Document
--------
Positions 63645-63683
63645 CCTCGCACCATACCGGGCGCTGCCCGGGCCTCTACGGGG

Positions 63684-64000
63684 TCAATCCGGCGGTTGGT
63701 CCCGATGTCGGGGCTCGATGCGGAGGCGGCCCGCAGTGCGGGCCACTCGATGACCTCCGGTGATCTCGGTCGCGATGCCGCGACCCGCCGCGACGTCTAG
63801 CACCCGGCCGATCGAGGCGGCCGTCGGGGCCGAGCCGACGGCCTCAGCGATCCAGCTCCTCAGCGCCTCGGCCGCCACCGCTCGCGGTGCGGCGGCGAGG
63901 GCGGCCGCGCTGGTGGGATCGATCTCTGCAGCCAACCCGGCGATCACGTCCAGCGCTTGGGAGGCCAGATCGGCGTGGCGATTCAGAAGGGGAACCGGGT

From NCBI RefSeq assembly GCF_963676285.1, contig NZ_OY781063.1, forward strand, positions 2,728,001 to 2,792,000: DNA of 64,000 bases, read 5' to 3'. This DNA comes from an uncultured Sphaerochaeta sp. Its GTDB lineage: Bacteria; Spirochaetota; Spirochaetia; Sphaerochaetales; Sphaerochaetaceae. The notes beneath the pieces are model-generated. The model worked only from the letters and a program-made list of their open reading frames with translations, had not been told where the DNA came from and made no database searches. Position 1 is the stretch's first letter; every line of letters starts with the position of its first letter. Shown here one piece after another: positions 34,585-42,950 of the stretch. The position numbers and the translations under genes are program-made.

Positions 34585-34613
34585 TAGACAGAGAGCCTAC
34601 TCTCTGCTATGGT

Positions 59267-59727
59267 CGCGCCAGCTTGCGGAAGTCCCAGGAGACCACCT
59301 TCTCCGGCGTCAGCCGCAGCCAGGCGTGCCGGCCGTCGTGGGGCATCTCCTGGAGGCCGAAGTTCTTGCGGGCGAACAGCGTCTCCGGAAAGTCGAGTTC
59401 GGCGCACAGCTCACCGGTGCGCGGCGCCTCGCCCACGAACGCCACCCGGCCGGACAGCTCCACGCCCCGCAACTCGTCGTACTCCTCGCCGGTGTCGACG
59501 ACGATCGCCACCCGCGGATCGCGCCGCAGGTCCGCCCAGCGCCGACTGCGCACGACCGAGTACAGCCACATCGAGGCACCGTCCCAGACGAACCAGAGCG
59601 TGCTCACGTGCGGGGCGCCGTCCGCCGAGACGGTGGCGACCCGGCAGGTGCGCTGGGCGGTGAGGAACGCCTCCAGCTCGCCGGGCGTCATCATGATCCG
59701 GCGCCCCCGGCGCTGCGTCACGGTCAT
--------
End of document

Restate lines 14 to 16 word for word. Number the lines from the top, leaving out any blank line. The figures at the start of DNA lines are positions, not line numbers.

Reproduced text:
59301 TCTCCGGCGTCAGCCGCAGCCAGGCGTGCCGGCCGTCGTGGGGCATCTCCTGGAGGCCGAAGTTCTTGCGGGCGAACAGCGTCTCCGGAAAGTCGAGTTC
59401 GGCGCACAGCTCACCGGTGCGCGGCGCCTCGCCCACGAACGCCACCCGGCCGGACAGCTCCACGCCCCGCAACTCGTCGTACTCCTCGCCGGTGTCGACG
59501 ACGATCGCCACCCGCGGATCGCGCCGCAGGTCCGCCCAGCGCCGACTGCGCACGACCGAGTACAGCCACATCGAGGCACCGTCCCAGACGAACCAGAGCG